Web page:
A few weeks ago, I wrote a piece encouraging you, as artists, to create your own community
. I discussed building your own community of fans and followers without getting sucked into over-hyped social sites such as MySpace or FaceBook. Reflecting on it a bit more, I realize there is another ingredient to success in online social networking....not only must you build a community...but you must become the leader
of that community.
Over this past weekend I read an article in Wired
magazine (issue 15.12), Almost Famous
by Clive Thompson. The article discusses the relatively recent phenomenon of microcelebrities
Clive puts it this way:
Microcelebrity is the phenomenon of being extremely well known not to miillions but to a small group - a thousand people, or maybe only a few dozen. As DIY media reach ever deeper into our lives, it's happening to more and more of us....[If you engage in online information publishing via web sites, blogs, and newsletters] odds are there are complete strangers who know about you -- and maybe even talk about you.
You, dear artist, need to become a microcelebrity
(no doubt many of you already are).
So, what does it take to become a microcelebrity?
Again, from wired magazine, "adapting to microcelebrity means learning to manage our own identity and "message" almost like a self-contained public relations department."
You must take control of your message. What this means you must do are exactly the things we've been telling you to do over the past few months:
1. Build and use your own in-house email list
But Does it really work?
2. Build and use your own in-house snail mail list
3. Keep your fans updated via a blog
4. Maintain your own stand alone web site as your online "home base"
5. Don't be overly reliant on traffic generated by other communities where you are a small fish in a big pond - create your own pond where you are the most famous fish in the water.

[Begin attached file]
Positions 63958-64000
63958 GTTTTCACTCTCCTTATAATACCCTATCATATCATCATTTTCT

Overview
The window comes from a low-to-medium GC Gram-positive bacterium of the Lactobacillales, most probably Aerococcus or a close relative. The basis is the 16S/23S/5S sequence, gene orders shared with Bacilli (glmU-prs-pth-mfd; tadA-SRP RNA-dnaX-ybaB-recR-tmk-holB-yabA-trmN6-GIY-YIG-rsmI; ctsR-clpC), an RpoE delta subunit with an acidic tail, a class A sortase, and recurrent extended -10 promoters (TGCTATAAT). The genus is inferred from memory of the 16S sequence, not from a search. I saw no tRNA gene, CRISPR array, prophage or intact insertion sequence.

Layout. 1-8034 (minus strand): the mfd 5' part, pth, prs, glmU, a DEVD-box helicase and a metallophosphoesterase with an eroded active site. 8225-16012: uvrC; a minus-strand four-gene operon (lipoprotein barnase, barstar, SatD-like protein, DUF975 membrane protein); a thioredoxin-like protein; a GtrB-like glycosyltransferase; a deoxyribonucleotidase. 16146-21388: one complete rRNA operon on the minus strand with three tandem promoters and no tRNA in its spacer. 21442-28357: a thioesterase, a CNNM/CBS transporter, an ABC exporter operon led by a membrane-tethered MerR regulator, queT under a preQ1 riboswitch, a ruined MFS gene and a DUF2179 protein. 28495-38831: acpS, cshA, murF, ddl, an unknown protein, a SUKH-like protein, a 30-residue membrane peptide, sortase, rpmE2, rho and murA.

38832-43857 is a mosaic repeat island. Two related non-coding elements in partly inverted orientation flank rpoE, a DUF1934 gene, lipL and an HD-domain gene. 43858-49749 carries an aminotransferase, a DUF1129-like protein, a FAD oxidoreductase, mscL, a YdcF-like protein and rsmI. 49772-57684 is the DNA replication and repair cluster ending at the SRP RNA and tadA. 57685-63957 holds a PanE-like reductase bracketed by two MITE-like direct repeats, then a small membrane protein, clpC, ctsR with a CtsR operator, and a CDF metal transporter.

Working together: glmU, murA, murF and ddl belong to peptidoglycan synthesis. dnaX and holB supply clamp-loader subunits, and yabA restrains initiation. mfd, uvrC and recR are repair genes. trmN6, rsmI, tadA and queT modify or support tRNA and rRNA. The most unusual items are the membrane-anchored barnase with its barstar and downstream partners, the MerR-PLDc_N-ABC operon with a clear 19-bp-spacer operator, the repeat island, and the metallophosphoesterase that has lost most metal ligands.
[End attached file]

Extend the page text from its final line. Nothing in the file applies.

Let me illustrate with a personal example. Although I conduct the vast majority of FineArtStudioOnline and FineArtViews business online, a couple of months ago we attended the Oil Painters of America
exhibition as a sponsoring vendor. I set up a booth to demonstrate our software and was present at the show for two days. I enlisted the help of a photographer friend to assist me with manning the booth (most of the FineArtStudioOnline staff members are out of state and thus it was easier to get a local friend to help).
As the show progressed, a constant stream of artists, art industry experts, art collectors and acquaintances approached the booth to greet me. Everyone seemed already to know who I was and wanted to say hello. It was a bit of a strange feeling.
My photographer friend turned to me and said, "Dude - you're a rock star!"
Actually, I'm fairly uncomfortable being described as a "rock star", those who read this space regularly have probably picked up on the fact that I like to remain kind of "low key." In fact, I usually write these articles using the the royal "we" tense rather than saying "I did this" or "I did that" because it seems a bit more humble to say "we did this." I'm certainly not
a rock star but, the point is, that to my friend, it seemed
like I was famous. And indeed to a very small group of people....I am
If I can accomplish this with a blog, a software service and a newsletter, I've shown that it's not that hard to become a microcelebrity, so I encourage you to get started today.
Software Craftsman and Art Fanatic
PS - Any artist who has ever had a one-person show, or perhaps even a group show has probably experienced the feeling of being a microcelebrity. People you don't know walking up..."oh I love you work...." Your job is to cultivate these people into ongoing supporters and fans.
PPS - Today's featured image is by Ernie Marjoram